Journal of the House of Lords: Volume 11, 1660-1666. Originally published by His Majesty's Stationery Office, London, 1767-1830.
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DIE Martis, 29 die Novembris.
Domini tam Spirituales quam Temporales præsentes fuerunt:
The Lord Chief Justice of the Common Pleas sat Speaker this Day.
Hubbard, committed for Contempt of the Order to reinstate Aldus, L. Hereford's Chaplain, to the Church of St. Peter's Ipswich, to be released.
Whereas Joseph Hubbard, of Ipswich, in the County of Suffolke, stands committed to the Serjeant at Arms attending this House, for slighting, and refusing to give Obedience to, an Order made for putting Samuell Aldus Clerk, domestic Chaplain to the Lord Viscount Hereford, into such Possession of the Church of St. Peter's in Ipswich, (being his Lordship's Donative) as the said Chaplain was put out of by the said Joseph Hubbard and others (during the Sitting of Parliament) contrary to the Privilege of Parliament:
It is ORDERED, by the Lords Spiritual and Temporal in Parliament assembled, upon the humble Petition and Submission of the said Joseph Hubbard, and at the particular Instance of the Lord Viscount Hereford on his Behalf, That the said Joseph Hubbard shall be brought to the Bar on Thursday next, and receive the Reprehension of this House for his said Offence, and thereupon be discharged from his present Restraint, paying his Fees: And this to be a sufficient Warrant in that Behalf.
Robert's Order for a Hearing in Chancery amended.
The Question being put, "Whether these Words ["as it shall appear to him to be on either Part, notwithstanding there be not any Precedent in the Case"] shall be added to the Order made Yesterday, in the Case of Robert Robertes Esquire, and his Wife and Son?" It was Resolved in the Affirmative.
Protest against it.
"Against which Vote, the Lord following doth protest and dissent (having Liberty of the House so to do before the Question was put), for that he is not satisfied to give Directions how the Chancery should adjudge a Cause, the Merits whereof this House never heard at the Bar, and, which, he conceives, is not legally before this House; for that the former Transactions and Proceedings which this House made therein, and all Debates, Votes, and Resolutions thereupon, are determined with a former Session of Parliament, and so totally shut out of Doors, as if it had never been entertained by this House; and for that the said Vote seems to enlarge the Bounds of the Chancery, which is by this Vote directed to make a Decree; though there hath been no Precedent in the Case, especially where the Will of the Dead may be overthrown, Infants decreed out of a legal Estate, and Provision made by the Testator to pay honest Debts defeated and avoided."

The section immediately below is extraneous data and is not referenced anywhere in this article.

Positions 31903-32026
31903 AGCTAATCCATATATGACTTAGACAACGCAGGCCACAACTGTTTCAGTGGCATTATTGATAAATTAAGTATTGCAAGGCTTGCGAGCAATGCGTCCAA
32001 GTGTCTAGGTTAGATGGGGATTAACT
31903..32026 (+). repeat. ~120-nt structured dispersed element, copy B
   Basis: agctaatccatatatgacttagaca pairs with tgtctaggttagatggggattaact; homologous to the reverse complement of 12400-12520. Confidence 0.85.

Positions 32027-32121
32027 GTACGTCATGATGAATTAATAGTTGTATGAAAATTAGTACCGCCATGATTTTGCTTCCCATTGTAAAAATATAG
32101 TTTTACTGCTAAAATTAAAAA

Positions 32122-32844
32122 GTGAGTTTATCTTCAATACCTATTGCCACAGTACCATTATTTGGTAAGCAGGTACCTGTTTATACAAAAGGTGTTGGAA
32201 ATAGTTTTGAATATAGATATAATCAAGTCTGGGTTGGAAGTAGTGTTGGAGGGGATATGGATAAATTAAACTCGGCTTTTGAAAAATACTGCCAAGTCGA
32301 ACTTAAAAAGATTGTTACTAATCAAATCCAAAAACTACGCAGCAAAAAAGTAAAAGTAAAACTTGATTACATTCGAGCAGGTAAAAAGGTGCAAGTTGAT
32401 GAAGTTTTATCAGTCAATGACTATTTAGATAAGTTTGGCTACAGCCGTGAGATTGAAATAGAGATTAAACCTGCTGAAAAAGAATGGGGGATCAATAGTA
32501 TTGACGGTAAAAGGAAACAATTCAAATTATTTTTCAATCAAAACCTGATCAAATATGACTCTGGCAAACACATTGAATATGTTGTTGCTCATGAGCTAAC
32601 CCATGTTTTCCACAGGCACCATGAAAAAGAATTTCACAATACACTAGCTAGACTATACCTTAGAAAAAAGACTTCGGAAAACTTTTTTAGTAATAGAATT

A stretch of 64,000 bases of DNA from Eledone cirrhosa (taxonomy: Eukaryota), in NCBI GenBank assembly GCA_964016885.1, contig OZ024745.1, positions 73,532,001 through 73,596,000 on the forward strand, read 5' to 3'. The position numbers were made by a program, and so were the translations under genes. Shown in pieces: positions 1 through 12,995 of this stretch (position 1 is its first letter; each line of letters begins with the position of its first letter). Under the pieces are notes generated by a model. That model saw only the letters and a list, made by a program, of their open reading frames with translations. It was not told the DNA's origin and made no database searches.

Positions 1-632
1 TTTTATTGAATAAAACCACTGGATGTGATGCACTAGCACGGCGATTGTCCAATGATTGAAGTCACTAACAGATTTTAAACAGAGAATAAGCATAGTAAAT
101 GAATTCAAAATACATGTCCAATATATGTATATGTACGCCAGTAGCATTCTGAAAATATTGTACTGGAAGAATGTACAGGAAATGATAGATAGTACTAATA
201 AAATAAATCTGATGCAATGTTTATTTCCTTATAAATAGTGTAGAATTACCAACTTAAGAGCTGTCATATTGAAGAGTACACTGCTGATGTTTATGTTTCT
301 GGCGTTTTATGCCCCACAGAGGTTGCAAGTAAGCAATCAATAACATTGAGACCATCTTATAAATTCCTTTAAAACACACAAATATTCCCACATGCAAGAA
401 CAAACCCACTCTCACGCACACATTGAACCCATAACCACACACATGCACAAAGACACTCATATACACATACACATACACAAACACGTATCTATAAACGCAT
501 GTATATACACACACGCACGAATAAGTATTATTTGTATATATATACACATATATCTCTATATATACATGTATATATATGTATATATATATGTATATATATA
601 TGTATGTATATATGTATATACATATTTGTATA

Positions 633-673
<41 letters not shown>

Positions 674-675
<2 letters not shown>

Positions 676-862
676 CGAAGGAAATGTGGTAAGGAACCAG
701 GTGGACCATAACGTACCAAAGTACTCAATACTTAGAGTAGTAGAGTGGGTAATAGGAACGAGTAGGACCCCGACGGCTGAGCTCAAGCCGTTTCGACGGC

Order for the L. Chancellor to proceed in the Cause, Roberts versus Wynn, in Chancery.
In the Case upon the Petition of Mr. Roberts, and his Wife, and Son, against Thomas Wynne and others:
It is ORDERED, by the Lords Spiritual and Temporal in Parliament assembled, That Directions be given by this House to the Lord Chancellor of England, that he proceed to make a speedy Decree in the High Court of Chancery in this Case, according to Equity and Justice, as it shall appear to him to be on either Part, notwithstanding there be not any Precedent in the Case.
Protest against it.
"I, being unsatisfied in my Judgement concerning the Vote which passed this Day, for an Order to be directed from this House to the Lord Chancellor, in the Case of Mr. Robertes, did demand Leave of the House to enter my Dissent, and accordingly to protest against that Vote, for these Reasons following; videlicet,
"1. I conceive this may be of dangerous Consequence, if in this Conjuncture of Time it should occasion any Misunderstanding betwixt the Two Houses, Union of both Houses conducing so much to the Safety of the King and Kingdom; for happily they may apprehend, as sometimes they have formerly done, that this House doth extend their Power of Judicature further than ever hath formerly been, and therefore should think themselves interested, that if any Remedy in that extraordinary Case should be applied to Mr. Roberts, who is a Member of their own House, it ought to be by the Legislative Power, and not by the Judicial.
"2. Whereas it hath been the Prudence and Care of all former Parliaments to set Limits and Bounds to the Jurisdiction of Chancery; now, by this Order of Directions (which implies a Command), opens a Gap to set up an arbitrary Power in the Chancery, which is hereby countenanced by the House of Lords to act, not according to the accustomed Rules or former Precedents of that Court, but according to his own Will: Sic volumus, sic jubemus; stat pro Ratione Voluntas."
Dominus Capitalis Justiciarius de Com. Placit. declaravit præsens Parliamentum continuandum esse usque in diem Jovis, videlicet, primum diem Decembris, 1664, hora decima Aurora, Dominis sic decernentibus.